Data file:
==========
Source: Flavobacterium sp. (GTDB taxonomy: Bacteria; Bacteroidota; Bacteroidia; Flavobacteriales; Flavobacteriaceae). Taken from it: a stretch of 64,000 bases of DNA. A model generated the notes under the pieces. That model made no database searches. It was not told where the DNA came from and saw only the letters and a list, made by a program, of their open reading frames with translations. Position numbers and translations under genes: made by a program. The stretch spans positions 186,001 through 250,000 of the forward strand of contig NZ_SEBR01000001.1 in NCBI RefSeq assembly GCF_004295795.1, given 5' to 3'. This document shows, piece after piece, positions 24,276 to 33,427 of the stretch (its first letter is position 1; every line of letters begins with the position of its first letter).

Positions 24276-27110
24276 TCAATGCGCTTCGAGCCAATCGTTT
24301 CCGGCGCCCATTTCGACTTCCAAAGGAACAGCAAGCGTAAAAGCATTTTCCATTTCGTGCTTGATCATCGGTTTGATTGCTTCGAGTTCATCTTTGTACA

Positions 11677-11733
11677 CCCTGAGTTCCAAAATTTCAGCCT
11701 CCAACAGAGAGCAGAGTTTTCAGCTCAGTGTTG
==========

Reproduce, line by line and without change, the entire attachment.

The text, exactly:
Source: Flavobacterium sp. (GTDB taxonomy: Bacteria; Bacteroidota; Bacteroidia; Flavobacteriales; Flavobacteriaceae). Taken from it: a stretch of 64,000 bases of DNA. A model generated the notes under the pieces. That model made no database searches. It was not told where the DNA came from and saw only the letters and a list, made by a program, of their open reading frames with translations. Position numbers and translations under genes: made by a program. The stretch spans positions 186,001 through 250,000 of the forward strand of contig NZ_SEBR01000001.1 in NCBI RefSeq assembly GCF_004295795.1, given 5' to 3'. This document shows, piece after piece, positions 24,276 to 33,427 of the stretch (its first letter is position 1; every line of letters begins with the position of its first letter).

Positions 24276-27110
24276 TCAATGCGCTTCGAGCCAATCGTTT
24301 CCGGCGCCCATTTCGACTTCCAAAGGAACAGCAAGCGTAAAAGCATTTTCCATTTCGTGCTTGATCATCGGTTTGATTGCTTCGAGTTCATCTTTGTACA

Positions 11677-11733
11677 CCCTGAGTTCCAAAATTTCAGCCT
11701 CCAACAGAGAGCAGAGTTTTCAGCTCAGTGTTG